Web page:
There are lots of ways to deal with drag. You can find a casting angle where the intervening current doesn’t pull the line so much. You can make casts, like the reach cast, that have some built-in slack. The simplest thing to do is get closer to the fish, so there’s less line on the water. Stay downstream of the trout so you won’t be seen.
6. What Time You Go Fishing Is Everything
You may find yourself on a well-known stream in mid-afternoon on a sunny day and wonder what all the fuss is about. There are no mayflies or caddisflies on the water or in the air, no splashing from surface-feeding trout, no evidence whatsoever that the water holds fish. Come back that same evening and you’ll think you’re in a different place, with insects everywhere and fish rising like crazy.
Broad-daylight fishing is by no means a waste of time, and depending on the location, the season and the insect activity, can be very productive indeed. But as a rule, you’ll have better action at dawn and dusk. Not only will you have more fish and insect activity, but you’ll also avoid conflicts with daytime river users like tubers and canoeists. In the summer, the water is coolest at dawn, which usually makes for livelier fish.
7. Fly Casting Is … Different
If you’re like me, your first attempts at fly casting didn’t go smoothly. My backcasts smacked the water, my forward casts landed like spaghetti, and sometimes I ended up with line wrapped around myself. I never snapped a rod over my knee in frustration, but I wanted to a few times.
Casting a fly line is fundamentally different than casting with a spinning or bait-casting rod. Unlike those, a fly rod is designed to throw the line, not the lure or bait. Reading up and watching videos will help, but the best way to shorten your learning curve is to be taught by a good caster and teacher. Local chapters of Trout Unlimited and the Federation of Fly Fishers regularly offer classes for modest fees. Fly shops often hold classes and clinics, too. It’s worth taking the trouble.
8. Good Fly Rods Are More Fun
Most of us start out with relatively inexpensive gear, for the same reason a guitar student won’t show up for his or her first lesson with a $6,000 Les Paul. Happily, today’s lower- and mid-priced fly rods and reels are darned good, and besides, it’s how you use the rod that counts.
Still, if you get a chance to make a few casts with a high-end Sage, Orvis, or Winston, you’ll notice a difference. They’re lighter, they’re easier to control for accurate casting, and they effortlessly lay out nice long casts. Not everyone can plunk down $1,500 for a rod, reel, and line, but if it feels like flyfishing is something you will do a lot of in the years to come, do get the best gear you can afford.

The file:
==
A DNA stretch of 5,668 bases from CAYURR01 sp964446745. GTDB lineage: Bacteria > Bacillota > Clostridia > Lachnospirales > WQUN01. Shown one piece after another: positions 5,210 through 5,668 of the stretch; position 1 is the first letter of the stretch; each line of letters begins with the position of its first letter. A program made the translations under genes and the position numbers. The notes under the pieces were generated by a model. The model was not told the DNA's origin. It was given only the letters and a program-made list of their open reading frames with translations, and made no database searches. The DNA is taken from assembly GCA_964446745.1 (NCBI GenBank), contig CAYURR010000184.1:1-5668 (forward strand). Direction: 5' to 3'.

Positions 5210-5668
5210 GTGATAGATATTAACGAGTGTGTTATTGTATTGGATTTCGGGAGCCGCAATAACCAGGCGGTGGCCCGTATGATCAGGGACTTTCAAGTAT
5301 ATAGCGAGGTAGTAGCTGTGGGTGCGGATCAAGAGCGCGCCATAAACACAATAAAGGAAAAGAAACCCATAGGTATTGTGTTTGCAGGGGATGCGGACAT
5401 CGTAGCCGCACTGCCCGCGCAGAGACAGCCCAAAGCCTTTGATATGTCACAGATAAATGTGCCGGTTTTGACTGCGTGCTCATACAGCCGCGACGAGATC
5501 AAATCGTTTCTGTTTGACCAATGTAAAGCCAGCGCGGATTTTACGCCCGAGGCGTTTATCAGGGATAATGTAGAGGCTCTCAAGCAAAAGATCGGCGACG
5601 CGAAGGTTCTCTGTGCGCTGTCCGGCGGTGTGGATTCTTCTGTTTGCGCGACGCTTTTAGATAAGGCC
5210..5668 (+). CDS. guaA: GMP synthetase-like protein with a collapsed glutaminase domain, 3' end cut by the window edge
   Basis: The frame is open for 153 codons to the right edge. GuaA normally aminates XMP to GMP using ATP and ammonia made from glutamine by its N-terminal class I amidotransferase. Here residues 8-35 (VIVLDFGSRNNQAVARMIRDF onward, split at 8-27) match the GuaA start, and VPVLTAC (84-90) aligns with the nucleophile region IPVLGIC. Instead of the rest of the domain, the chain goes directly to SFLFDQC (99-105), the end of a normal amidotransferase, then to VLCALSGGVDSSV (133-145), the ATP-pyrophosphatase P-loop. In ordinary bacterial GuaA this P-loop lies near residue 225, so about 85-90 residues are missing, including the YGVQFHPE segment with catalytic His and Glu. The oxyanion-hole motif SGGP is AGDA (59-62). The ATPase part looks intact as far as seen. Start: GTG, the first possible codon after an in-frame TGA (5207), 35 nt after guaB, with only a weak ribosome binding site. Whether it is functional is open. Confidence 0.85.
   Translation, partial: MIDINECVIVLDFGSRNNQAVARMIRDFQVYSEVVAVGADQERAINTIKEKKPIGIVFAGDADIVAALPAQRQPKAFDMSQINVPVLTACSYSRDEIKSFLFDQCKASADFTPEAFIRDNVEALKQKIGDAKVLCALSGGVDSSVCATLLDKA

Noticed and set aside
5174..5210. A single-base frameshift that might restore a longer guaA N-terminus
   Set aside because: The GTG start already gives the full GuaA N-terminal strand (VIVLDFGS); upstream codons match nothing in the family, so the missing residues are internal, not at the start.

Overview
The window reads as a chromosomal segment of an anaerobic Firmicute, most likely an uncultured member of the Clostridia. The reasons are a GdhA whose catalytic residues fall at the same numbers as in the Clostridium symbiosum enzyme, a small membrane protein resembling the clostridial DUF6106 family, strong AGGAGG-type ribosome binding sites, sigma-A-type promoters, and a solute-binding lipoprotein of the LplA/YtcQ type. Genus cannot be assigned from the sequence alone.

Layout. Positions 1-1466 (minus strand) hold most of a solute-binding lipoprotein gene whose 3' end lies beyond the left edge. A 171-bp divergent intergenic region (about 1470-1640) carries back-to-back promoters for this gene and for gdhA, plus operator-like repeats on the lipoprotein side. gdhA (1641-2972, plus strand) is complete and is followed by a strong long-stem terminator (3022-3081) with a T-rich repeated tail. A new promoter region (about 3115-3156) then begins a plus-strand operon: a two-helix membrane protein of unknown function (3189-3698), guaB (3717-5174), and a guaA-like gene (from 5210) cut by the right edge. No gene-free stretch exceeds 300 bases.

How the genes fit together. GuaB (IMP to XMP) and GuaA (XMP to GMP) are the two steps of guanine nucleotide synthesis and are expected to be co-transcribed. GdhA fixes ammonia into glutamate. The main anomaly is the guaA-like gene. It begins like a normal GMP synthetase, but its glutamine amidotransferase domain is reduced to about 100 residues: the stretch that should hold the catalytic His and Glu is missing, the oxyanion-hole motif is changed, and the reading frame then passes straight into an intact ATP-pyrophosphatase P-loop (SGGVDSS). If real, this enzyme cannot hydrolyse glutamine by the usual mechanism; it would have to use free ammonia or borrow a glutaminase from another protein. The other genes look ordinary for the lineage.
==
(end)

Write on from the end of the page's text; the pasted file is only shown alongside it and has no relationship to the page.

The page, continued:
9. You Really Do Need Waders
Sure, standing bare-legged in a cool stream on a hot summer day sounds nice. It even makes sense on tiny, high-elevation brook trout streams. But in most places, most of the time, you need to be wearing waders. Reason One: trout live in cold water. There’s only so much time one can comfortably spend “wet wading” in a 58-degree stream. (Feel free to disregard if your first season of flyfishing takes place on a bonefish flat in the tropics.) Reason Two: Waders have soles designed for underwater use, made of either felt or “sticky” rubber like Vibram. Walking in regular sneakers on slippery underwater rocks is flat-out dangerous.
Chest waders also serve as another thermal layer when fishing in cold weather. Hip waders are cheaper, cooler, and less bulky in transit, but I guarantee you’ll get your crotch wet somehow, no matter how careful you are. Waist-high wading pants are a nice compromise. Stocking-foot waders have booties and are used with separate wading boots; they offer great support. Boot-foot waders have rubber boots built in; they’re warmer and easier to put on and take off.
10. Surface vs. Subsurface Fishing
The fact trout they eat floating flies is one of the reasons they’re so much fun to fish for, but they don’t do it all the time. They feed at the surface when flies are hatching, but the rest of the time they feed below, usually close to the bottom. No rises doesn’t mean no fish—it just means you need to use a different tactic.
Exploring the stream-bed landscape with a nymph or a streamer is a great way to catch trout, and it sure beats starting at a blank pool, waiting for a rise. It often yields bigger fish—the old guys that are too lazy to dash around at the surface. Nymphing requires concentration, watching, and feeling for a clue that an unseen fish has taken your fly (a strike indicator can be a big help.) Just like with a dry fly on the surface, your goal is a natural drift, at the appropriate depth.
Of course there’s more. Flies, knots, trout behavior, bug biology, rules, and regulations—like any interesting hobby, flyfishing comes with plenty to learn. But that’s part of the fun. Your first season will teach you many lessons, and so will the ones to come.
Written by Morgan Lyle for Field & Stream and legally licensed through the Matcha publisher network. Please direct all licensing questions to email@example.com.
How plastic shims can fine-tune your gun—and make you a better shot
The 98 cents’ worth of plastic shims that came with your new $1,800 semiauto might be the most important part of the whole shotgun. Stock shims let you fine-tune cast and drop to get a perfect fit—and make your new gun almost a part of you. This is a big deal. Before shims, altering a wood stock involved a gunsmith and real money, and changing the dimensions on synthetic stocks was pretty much impossible.